Mint Marks are awesome ! You can use them to determine the city where your coins were produced.
These marks were first used by Roman mints in the latter part of the third century (about 270 AD), and they were regularly used starting in the late third century, under the reign of Diocletian.
The exergue, or very bottom of the coin’s reverse, is where mint markings are usually always seen.
This may or may not be set apart from the field by a line.
But, occasionally they might be found between the tiny figurines of the emperor and Jupiter, the Sun, or another god who frequently appear standing on the reverse.
The first few letters of the city were typically included in the mint marks, but several abbreviations were also used.
As a result, some coins may only have one letter, such as A, while others may have three or four letters, such as ARL, both of which are from the same city, Arelatum.
However, there is occasionally confusion because the same letter may be used for two distinct cites, or in one instance it may stand for the workshop (with the city not stated), and in another situation it may merely be the city (with the workshop not indicated).
In certain circumstances, you may need to use the RIC catalog or have additional in-depth knowledge, such as the coin’s style, to correctly identify the mint.
This is also true for coins that were produced before mint markings were ever used, however certain emperors only issued coins in particular towns, at particular dates, or in particular mints that only produced coins in particular metals.
Books will be very helpful in determining where the majority of coins were manufactured, and over time, one may begin to remember some of the details.
Table 1 provides a list of the mint marks that were applied on Roman Imperial coins along with the city’s modern name and location.
Some of the mint marks may have the letters SM on them (for an explanation, see 5.1 below), which are displayed if they were often used in that city.
As you can see, the mints were distributed from England to Africa and Asia Minor.
Nonetheless, not all of them were in operation at once, and some were either open for a brief time or operated by a single emperor.
Yet the bigger ones were in use for a very long time.
You may find images of Roman buildings online, along with historical details for many of the cities where your coins were produced. Consider locations like Arles in France, Carthage in North Africa, London in England, or Trier in Germany, as examples.
Table 1: Roman Mint Marks and Workshops
|Mint Mark||City||Current Name|
|AL, ALE, ALEX, SMAL||Alexandria||Alexandria, Egypt|
|AMB, AMBI||Ambianum||Amiens, France|
|AN, ANT, SMAN||Antioch||Antakiyah, Syria|
|AQ, AQVI, AQPS, SMAQ||Aquileia||Aquileia, Italy|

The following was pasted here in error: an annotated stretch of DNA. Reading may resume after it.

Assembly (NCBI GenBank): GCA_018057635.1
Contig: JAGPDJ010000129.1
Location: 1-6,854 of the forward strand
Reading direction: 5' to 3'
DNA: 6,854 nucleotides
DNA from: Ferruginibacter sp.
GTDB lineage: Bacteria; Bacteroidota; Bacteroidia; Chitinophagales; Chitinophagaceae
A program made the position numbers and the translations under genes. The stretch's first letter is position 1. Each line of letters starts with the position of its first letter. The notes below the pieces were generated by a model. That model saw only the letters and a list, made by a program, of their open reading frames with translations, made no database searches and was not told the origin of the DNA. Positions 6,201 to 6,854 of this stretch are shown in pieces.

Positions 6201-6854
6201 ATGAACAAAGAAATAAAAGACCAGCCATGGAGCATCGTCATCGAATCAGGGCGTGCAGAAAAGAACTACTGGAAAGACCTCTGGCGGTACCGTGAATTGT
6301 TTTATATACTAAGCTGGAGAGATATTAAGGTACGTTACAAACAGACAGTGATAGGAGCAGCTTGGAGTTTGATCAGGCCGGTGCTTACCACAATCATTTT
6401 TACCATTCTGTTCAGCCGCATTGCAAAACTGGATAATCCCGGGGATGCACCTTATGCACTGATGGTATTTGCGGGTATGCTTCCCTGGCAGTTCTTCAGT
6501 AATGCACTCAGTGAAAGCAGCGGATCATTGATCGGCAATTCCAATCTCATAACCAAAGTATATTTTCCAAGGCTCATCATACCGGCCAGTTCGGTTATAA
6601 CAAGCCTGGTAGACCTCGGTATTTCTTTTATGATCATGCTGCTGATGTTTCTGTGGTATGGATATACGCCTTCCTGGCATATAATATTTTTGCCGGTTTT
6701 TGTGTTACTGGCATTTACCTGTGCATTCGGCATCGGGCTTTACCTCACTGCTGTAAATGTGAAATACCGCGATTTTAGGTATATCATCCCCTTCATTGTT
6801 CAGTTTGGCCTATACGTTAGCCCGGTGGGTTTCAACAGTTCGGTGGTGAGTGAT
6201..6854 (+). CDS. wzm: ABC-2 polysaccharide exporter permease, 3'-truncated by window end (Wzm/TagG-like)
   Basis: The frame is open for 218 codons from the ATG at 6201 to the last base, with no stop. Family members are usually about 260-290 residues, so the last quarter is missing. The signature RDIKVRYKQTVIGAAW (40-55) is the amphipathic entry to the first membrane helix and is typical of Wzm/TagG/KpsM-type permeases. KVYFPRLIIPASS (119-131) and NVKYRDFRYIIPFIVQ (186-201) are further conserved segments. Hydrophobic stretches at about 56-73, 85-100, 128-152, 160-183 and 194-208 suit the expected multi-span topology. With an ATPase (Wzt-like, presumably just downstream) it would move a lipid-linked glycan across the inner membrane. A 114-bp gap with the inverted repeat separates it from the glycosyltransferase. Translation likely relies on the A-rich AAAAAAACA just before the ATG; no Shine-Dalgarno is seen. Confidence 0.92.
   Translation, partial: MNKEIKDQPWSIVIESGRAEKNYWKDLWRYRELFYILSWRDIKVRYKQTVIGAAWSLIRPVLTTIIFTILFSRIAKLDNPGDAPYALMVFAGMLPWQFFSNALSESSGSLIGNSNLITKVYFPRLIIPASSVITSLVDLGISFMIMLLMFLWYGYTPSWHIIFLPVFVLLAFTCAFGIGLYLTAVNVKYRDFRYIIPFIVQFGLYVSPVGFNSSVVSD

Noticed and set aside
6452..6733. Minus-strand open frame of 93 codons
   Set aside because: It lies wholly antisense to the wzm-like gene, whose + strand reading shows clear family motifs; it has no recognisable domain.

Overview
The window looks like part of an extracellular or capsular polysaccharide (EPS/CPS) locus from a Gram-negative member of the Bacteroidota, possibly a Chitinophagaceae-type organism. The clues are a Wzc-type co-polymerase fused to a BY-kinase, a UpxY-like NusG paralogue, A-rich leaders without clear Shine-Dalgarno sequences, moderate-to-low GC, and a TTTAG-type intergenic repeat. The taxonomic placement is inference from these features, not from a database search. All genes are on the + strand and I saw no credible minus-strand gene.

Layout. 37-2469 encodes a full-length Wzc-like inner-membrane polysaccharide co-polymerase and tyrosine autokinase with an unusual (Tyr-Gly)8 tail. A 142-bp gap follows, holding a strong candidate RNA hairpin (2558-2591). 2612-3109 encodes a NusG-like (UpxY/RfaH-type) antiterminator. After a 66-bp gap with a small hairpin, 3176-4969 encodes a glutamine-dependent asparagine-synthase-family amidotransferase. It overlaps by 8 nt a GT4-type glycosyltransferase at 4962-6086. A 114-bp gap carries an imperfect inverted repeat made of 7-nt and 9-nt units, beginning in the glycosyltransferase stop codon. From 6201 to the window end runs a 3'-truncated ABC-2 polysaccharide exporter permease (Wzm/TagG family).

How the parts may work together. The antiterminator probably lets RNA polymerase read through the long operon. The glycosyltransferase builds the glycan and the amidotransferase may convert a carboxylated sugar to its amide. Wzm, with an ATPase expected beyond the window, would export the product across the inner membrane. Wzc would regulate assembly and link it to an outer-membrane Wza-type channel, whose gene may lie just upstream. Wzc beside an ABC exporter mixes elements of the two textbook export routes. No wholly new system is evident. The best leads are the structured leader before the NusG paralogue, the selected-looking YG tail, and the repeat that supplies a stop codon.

|A, AR, ARL, CON, CONST, KON||Arelatum/Constantia||Arles, France|
|BA, SMBA||Barcino||Barcelona, Spain|
|C, CL||Comulodunum||Colchester, England|
|C, CON, CONS||Constantinople||Istanbul, Turkey|
|K, KAR, KART||Carthage||Near Tunis, N. Africa|
|CVZ, CYZ, K, KV, KVZ, SMK, CM||Cyzicus||Kapu Dagh, Turkey|
|H, HER, HT, HERACL, SMH||Heraclea||Eregli, Turkey|
|L, LN, LON, ML, MLN, MN||Londinium||London, England|
|LD, LG, LVG, LVGD||Lugdunum||Lyon, France|
|PLG, RPLC, RSLC, RPLG, RSLG||Lugdunum||Lyon, France|
|MD, MED||Mediolanum||Milan, Italy|
|N, NIC, NICO, NIK, SMN||Nicomedia||Izmit, Turkey|
|OST, MOST||Ostia Port of Rome||Rome, Italy|
|RV, RVPS||Ravenna||Ravenna, Italy|
|R, RM, ROM, ROMA, VRB ROM||Roma||Rome, Italy|
|SIS, SISC, SMSIS||Siscia||Sisak, Croatia|
|SD, SER, SMSD||Serdicia||Sophia, Bulgaria|
|SM, SIR, SIRM||Sirmium||Near Mitrovica, Kosovo|
|TE, TES, TS, THS, THES, OES||Thessalonica||Thessaloniki, Greece|
|TR, TRE, SMTR||Treveri||Trier, Germany|
SM = Sacra Moneta : Sacred (Imperial) Money
M = Moneta
P = Pecunia : money
XX, XXI or KA : 5% silver
Latin Workshop Letter : P, S, T, Q, V, VI (1 to 6)
Greek Workshop Numerals : A, B, Γ, ∆, E, Z, H, Θ, ED, I, AI, BI, ΓI, ∆I, EI (1 to 15)
were possibly employed by a mint to locate the coin’s precise point of production within a mint, or the person(s) in charge of their minting. Their precise intent and use are unclear.
In early fourth-century coins, particularly those of Constantine the Great, control marks are fairly common.
Take Figure 17, for instance, where the field contains the letters S F.
On a few of Constantius II’s coins, you can find a rare instance of the employment of a workshop number.
They employ the letters OF I or OF II to indicate the officina (in this example, the first or second workshop).
This practice was not widespread however.
Reading the Roman Mint Marks
The excitement of collecting is increased when one is aware of the particular location where a coin was struck.
Many well-known cities had mints that produced Roman Imperial coins, including Rome, Alexandria, and London (yes, London, England).
There are numerous permutations, as you can see, with letters appearing before or after the city mark.
Yet, it is quite easy to identify the city if you have a chart of mint marks and some practice.
SMALA = (Sacra Moneta) Alexandria, 1st workshop
HΓ = Heraclea, 3rd workshop
TRS = Treveri, 2nd workshop
STR = same as above, Treveri, 2nd workshop
XXIR = Rome
SISB = Siscia, 2nd workshop
TT = Ticium, 3rd workshop
By the way, the initials OB, which stand for obryziacum, the technical name for pure gold, were frequently added to gold coins from the eastern mints after the city mark.
The letter PS, which is derived from the Latin term pusulatum, or “pure silver,” would be found on silver coins.
In other words, CONOB stands for pure gold of Constantinople.